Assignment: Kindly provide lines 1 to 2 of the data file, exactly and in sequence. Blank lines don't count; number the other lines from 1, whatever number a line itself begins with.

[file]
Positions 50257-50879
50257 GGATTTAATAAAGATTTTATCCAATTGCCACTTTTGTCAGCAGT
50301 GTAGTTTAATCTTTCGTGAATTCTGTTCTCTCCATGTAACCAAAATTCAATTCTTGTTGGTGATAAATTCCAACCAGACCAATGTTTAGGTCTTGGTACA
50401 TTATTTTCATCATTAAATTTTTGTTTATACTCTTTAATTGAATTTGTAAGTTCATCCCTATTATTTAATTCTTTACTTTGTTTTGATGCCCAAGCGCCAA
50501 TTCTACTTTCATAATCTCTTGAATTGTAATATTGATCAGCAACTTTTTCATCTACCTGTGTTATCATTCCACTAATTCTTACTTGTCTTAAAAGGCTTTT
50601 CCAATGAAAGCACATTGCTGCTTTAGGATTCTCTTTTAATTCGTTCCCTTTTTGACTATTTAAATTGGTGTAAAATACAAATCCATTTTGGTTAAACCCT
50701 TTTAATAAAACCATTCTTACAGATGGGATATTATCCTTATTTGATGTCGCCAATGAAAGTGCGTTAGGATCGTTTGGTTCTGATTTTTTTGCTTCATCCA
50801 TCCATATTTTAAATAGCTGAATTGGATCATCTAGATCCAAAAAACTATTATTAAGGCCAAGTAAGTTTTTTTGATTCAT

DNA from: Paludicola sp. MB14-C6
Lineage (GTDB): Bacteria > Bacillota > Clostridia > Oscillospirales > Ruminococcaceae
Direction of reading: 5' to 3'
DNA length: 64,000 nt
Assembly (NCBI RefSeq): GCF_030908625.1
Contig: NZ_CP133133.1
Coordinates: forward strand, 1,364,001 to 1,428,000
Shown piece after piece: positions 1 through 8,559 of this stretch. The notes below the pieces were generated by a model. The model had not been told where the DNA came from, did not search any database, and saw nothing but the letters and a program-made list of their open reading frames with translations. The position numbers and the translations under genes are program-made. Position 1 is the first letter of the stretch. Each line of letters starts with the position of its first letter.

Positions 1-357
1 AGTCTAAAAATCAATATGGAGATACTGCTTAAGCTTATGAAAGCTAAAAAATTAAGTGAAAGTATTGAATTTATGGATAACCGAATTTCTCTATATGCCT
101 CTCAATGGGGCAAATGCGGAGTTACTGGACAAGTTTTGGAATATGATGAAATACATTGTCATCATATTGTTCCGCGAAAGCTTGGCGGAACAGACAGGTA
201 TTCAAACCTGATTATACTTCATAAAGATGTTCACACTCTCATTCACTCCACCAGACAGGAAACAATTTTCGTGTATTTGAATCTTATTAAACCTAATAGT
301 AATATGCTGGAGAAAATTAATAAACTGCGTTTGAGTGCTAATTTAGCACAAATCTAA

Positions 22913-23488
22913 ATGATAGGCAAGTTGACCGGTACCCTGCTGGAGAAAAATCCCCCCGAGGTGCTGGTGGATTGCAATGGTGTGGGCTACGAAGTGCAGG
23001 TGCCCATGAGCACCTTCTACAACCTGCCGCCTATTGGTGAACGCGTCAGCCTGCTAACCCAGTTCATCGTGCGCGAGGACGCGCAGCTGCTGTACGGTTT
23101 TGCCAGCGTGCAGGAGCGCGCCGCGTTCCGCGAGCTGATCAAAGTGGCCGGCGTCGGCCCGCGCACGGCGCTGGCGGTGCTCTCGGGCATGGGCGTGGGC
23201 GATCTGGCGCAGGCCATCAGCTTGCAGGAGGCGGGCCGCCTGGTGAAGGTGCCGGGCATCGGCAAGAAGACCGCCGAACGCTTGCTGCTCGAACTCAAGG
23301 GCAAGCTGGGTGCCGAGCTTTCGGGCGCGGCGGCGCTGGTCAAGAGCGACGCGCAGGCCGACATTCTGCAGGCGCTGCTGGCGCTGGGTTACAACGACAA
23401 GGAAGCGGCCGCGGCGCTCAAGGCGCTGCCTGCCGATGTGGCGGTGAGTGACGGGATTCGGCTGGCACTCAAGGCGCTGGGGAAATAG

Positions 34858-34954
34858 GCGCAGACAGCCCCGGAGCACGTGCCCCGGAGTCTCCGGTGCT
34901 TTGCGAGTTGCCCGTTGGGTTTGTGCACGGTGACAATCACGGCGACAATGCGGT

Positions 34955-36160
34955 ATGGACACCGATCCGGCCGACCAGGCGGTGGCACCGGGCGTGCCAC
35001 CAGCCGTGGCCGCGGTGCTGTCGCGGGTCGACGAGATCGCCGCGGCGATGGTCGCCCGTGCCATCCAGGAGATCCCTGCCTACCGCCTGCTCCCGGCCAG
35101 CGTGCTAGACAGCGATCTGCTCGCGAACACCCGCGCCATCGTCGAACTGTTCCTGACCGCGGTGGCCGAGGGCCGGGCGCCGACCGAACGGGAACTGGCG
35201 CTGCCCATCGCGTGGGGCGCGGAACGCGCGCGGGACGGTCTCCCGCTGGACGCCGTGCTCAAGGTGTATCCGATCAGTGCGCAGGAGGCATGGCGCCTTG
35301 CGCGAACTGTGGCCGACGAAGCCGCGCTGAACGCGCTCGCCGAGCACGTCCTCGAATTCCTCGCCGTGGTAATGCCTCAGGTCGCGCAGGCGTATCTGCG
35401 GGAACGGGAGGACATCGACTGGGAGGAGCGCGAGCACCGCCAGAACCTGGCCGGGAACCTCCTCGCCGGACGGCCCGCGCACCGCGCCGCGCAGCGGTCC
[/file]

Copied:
Positions 50257-50879
50257 GGATTTAATAAAGATTTTATCCAATTGCCACTTTTGTCAGCAGT